The Shot Heard Round Charleston Harbor…Fort Sumter Design Notes and AAR (Part 4)

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We now continue with Round 3 of Mark’s AAR of Fort Sumter. If you missed the first three articles in this series, click on the following links to read them first: Part 1    Part 2  Part 3.

Round 3: Lincoln-Davis

Rd 3 Unionist hand and objectives. Chooses Federal Arsenal.

You will note that this is the second time that the Federal Arsenal objective has come up. In all cases, the objective not chosen each time is returned to the objective deck. Only the ones chosen are discarded. Given the board position, it seems that Federal Arsenals is the better choice.

Board Position as we head into Round 3.

Another aspect of this game is we now have some information. We know that the Unionists have used Fort Pickens and Washington in rounds 1 and 2 respectively. The Secessionists had Newspapers and Texas for their two objectives. These four spaces cannot be either side’s objective this round. The Unionist is holding Federal Arsenals and Abolitionists. This leaves the remaining six spaces as potential Secessionist objectives, so be cognizant of the information available to you, especially at the beginning of Round 3.

Rd 3 Secessionist hand and objectives. Chooses Montgomery. Note objectives not chosen go back into deck; those used are discarded.

Based on these choices, the Secessionists are going to have to choose a political space and they choose their capital (Montgomery). I guess it’s time to inaugurate Jefferson Davis.

Unionists play Both side event (red #), remove up to 4 (also 0) then up to 4 from pool. Public opinion blitz.

The Fugitive Slave Law event is emblematic of a class of combined events that are important for reestablishing board position. The Unionist token pool has four tokens. The event allows you to remove up to 4 from the indicated spaces, and then deploy four tokens from your token pool onto the map. Some events have deployment restrictions, but in this case any combination of spaces is allowed. This gives the Unionist an opportunity to create a stronger board position in the Public Opinion spaces.

Now what you should be asking yourself is “Why isn’t the Secessionist player going first, as they have more VPs?” The answer is this is when I had to start the BBQ, and in the few moments between cooking dinner, I raced to finish this tweet and lost situation awareness. This is an important rule, because if you fall behind, you will get to make the last card play. In this situation it did not make a difference, but your sessions will hopefully be less hectic.

Secessionist event removes two Unionists tokens from Fort Sumter.

The Secessionists use the remove tokens portion of the Louisiana event to temporarily gain control of Fort Sumter. About this time historically, Anderson and the Federal garrison is running out of food, giving the South the upper hand.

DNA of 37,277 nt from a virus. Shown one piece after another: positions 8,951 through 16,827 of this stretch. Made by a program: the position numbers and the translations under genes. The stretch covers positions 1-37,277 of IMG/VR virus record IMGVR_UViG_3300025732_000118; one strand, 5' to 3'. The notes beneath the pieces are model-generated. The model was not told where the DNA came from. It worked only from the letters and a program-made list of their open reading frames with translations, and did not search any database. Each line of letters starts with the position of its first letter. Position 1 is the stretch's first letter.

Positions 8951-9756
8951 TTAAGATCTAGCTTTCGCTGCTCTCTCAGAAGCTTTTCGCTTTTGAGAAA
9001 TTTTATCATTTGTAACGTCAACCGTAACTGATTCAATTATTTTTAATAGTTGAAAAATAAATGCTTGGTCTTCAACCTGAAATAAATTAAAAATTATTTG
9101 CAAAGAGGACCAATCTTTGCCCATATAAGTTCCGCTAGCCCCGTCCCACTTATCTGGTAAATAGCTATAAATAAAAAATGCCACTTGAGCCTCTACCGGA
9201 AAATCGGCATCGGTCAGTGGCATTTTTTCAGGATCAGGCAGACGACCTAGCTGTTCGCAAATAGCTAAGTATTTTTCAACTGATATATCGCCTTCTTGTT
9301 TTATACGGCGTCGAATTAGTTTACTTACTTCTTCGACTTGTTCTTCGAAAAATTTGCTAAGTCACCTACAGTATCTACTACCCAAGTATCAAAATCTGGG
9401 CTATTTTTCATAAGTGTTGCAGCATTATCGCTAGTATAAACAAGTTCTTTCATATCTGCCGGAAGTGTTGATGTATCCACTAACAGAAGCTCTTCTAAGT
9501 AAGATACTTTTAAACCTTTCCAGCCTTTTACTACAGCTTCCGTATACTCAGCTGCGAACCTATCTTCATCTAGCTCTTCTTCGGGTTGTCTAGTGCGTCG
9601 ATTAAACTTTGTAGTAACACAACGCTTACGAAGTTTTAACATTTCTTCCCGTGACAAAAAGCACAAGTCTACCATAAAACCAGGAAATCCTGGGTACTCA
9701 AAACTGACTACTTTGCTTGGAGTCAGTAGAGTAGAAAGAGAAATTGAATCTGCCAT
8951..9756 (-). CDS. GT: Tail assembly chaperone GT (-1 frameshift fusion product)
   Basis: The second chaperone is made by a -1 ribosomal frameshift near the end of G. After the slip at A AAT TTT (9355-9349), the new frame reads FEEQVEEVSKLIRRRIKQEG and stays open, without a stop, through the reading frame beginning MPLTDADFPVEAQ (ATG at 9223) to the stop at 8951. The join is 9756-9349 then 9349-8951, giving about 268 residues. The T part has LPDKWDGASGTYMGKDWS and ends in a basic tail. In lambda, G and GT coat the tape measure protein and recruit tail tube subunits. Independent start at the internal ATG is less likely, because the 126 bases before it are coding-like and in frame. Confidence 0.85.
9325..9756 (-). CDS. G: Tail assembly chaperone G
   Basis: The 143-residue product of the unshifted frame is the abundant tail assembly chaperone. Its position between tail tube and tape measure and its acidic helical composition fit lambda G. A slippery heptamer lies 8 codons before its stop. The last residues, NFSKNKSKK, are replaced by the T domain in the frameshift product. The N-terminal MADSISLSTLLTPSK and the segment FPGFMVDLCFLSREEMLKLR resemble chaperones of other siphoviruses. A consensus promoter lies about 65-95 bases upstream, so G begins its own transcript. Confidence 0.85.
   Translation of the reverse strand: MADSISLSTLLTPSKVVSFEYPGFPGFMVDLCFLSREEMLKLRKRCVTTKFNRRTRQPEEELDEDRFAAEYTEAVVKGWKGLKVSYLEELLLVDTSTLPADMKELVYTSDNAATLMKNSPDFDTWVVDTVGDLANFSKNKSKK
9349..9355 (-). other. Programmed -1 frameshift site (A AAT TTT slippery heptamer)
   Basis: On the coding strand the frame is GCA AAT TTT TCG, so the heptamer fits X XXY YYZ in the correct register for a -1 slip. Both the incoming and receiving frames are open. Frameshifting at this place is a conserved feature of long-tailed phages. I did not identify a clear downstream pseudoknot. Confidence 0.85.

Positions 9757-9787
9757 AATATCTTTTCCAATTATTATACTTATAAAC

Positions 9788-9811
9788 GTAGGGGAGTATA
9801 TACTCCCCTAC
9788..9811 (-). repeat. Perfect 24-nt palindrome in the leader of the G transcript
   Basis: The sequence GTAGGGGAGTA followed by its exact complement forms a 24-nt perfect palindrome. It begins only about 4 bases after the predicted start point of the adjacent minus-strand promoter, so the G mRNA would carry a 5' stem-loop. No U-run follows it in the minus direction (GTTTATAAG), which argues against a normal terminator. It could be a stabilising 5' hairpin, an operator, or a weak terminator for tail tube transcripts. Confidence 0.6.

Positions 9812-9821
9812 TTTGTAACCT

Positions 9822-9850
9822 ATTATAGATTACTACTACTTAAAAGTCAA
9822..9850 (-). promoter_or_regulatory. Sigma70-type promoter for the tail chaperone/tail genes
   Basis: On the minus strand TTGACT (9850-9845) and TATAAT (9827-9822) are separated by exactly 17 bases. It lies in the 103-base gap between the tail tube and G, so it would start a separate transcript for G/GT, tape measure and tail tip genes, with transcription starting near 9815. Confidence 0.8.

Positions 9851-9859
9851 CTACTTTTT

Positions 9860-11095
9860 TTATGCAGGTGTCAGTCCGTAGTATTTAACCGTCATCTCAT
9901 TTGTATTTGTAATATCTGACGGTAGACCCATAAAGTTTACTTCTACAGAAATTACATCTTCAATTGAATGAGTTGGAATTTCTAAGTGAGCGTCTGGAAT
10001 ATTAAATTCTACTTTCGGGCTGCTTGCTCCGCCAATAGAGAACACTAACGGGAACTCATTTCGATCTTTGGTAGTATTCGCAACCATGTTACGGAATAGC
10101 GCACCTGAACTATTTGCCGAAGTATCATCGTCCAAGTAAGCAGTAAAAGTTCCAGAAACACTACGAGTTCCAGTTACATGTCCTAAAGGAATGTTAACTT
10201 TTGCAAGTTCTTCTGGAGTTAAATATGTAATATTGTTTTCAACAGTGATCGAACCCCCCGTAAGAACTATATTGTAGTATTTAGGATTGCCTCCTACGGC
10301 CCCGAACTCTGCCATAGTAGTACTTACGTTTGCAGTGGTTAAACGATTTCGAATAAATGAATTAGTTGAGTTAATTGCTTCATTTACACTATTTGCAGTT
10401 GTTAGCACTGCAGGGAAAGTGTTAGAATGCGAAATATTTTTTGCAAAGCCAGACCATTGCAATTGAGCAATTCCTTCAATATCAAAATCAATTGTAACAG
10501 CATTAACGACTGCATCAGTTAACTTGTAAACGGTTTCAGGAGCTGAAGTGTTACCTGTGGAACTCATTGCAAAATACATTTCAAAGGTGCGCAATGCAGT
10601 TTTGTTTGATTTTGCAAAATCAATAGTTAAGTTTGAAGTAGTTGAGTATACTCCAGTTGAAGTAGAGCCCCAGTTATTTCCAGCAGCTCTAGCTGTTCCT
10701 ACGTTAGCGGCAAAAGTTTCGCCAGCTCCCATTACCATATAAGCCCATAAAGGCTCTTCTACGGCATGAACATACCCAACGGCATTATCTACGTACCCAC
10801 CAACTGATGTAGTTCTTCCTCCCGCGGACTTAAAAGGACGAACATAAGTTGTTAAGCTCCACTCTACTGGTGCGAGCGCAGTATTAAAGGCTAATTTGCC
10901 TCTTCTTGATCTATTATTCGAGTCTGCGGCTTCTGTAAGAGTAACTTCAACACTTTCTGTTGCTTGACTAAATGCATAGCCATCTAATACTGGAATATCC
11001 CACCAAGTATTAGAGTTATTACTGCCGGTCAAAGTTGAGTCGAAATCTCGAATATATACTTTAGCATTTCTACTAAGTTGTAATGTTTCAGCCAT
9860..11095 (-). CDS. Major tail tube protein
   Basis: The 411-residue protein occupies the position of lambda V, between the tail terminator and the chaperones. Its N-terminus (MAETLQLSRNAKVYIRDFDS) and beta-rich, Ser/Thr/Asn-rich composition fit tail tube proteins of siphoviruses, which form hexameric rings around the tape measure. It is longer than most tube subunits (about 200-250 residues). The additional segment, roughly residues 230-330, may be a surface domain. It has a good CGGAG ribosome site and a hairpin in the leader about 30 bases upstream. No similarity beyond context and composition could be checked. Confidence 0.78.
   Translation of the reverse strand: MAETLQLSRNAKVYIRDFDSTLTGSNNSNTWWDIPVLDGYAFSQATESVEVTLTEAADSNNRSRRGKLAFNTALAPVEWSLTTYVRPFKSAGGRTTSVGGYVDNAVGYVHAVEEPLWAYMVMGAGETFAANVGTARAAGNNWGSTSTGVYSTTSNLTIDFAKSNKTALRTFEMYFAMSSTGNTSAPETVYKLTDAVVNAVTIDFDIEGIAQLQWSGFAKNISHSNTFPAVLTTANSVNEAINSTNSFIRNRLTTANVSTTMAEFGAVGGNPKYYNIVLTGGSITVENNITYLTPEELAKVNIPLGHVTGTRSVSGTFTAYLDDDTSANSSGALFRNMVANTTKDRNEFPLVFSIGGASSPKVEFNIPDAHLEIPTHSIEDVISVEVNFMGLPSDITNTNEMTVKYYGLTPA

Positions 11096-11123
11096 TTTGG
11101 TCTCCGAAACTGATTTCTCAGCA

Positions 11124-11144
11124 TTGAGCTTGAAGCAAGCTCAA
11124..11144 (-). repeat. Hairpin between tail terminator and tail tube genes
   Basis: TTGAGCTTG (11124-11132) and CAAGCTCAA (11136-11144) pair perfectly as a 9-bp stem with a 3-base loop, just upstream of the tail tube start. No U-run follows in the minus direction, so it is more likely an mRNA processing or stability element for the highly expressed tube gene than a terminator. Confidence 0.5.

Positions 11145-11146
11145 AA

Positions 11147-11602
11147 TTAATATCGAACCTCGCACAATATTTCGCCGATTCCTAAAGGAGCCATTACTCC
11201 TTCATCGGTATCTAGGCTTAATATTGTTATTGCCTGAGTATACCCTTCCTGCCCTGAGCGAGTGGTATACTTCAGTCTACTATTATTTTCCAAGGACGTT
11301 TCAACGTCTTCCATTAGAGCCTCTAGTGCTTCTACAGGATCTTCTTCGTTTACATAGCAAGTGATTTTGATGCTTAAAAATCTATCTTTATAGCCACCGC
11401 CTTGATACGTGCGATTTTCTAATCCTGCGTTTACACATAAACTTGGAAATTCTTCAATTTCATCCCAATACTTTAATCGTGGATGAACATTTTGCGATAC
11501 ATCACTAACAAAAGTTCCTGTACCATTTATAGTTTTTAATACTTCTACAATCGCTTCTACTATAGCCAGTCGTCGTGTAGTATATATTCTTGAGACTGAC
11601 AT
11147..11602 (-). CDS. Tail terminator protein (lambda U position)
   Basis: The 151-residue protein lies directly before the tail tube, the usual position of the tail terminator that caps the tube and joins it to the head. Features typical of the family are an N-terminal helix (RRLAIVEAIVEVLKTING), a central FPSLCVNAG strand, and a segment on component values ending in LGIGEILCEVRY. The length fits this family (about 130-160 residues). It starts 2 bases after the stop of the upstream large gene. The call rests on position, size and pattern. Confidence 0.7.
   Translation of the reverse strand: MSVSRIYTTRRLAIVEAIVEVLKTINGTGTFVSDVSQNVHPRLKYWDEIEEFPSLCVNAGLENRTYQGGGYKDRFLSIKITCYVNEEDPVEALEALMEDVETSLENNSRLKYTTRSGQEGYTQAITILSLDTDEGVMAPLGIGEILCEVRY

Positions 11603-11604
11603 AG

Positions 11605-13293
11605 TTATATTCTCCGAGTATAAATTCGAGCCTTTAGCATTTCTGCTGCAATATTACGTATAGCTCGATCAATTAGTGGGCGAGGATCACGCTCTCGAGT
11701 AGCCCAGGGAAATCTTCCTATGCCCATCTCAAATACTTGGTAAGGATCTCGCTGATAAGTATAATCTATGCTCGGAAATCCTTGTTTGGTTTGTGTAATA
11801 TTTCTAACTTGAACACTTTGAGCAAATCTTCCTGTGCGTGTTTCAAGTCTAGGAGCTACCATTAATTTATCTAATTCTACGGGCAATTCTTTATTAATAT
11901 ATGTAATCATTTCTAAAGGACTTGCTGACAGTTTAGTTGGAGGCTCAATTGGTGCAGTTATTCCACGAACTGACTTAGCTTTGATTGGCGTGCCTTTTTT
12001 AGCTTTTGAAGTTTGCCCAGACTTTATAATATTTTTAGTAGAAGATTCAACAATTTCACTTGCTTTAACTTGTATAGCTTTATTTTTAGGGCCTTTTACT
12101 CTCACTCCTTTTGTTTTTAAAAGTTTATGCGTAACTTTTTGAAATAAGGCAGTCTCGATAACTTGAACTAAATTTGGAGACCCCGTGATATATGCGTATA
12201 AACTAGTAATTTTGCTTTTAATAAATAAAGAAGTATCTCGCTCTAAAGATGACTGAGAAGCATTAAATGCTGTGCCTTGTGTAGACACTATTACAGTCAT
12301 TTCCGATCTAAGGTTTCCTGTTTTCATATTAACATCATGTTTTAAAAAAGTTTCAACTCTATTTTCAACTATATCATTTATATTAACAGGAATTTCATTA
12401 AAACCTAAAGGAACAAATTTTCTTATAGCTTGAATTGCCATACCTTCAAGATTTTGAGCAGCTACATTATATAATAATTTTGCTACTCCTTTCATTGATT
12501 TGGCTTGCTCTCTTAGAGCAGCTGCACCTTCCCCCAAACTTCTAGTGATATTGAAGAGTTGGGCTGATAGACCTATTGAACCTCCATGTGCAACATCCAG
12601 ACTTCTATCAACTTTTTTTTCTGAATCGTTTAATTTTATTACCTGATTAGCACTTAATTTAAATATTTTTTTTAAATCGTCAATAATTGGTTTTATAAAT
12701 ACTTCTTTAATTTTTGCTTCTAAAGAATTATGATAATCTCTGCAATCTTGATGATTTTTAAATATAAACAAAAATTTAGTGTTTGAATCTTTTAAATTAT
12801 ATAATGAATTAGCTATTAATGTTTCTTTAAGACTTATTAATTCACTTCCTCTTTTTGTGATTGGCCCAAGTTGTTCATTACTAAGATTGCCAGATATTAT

Unionists gamble, breach final Crisis zone, 1T each to Washington, Sumter, Federal Arsenals. Plus 4T to pool; – 1VP. Score now 4-2.

Due to the last card play, the Unionist has 2 tokens in their token pool, but more for instructional purposes than strategy, I take all three tokens (two tokens from pool and one from the crisis track) and deploy them broadly to gain leverage for the last card play of the game.

Taking the third token from the track breaches the final crisis zone first. Because the Unionist is the first to do, this they gain 4 tokens and lose 1 VP. This is sometimes a way to come from behind, but as you will see, it doesn’t always work.

Secessionist event, 2T to Sumter. Breach zone: + 2T, but no VP penalty.

The Secessionist now has no reason not to breach the final crisis zone. They do so to place two tokens into Fort Sumter. You will note that the second person into the final crisis zone only gains two tokens not four, but takes no VP penalty.

One rare case is this: if at the end of any round both sides have breached the final crisis zone, you do not conduct any further rounds, but rather precede to the final crisis. It does not happen often, but you can trigger the final crisis on rare occasions at the end of round 2.

As you can see, the situation at Fort Sumter is getting more tense as an emergent property of the game. The Secessionists now have 4 tokens in Fort Sumter, so unless the Unionist has an event that will remove one or two of them, the Unionists cannot score the Armaments VP this round.

This is an important aspect of game strategy. Each round there are only three cards, and someone has to go last. Often, you can create situations where you neutralize the advantage of going last by moves such as this one in the Fort Sumter space. This is another way that the game emphasizes strategy over luck.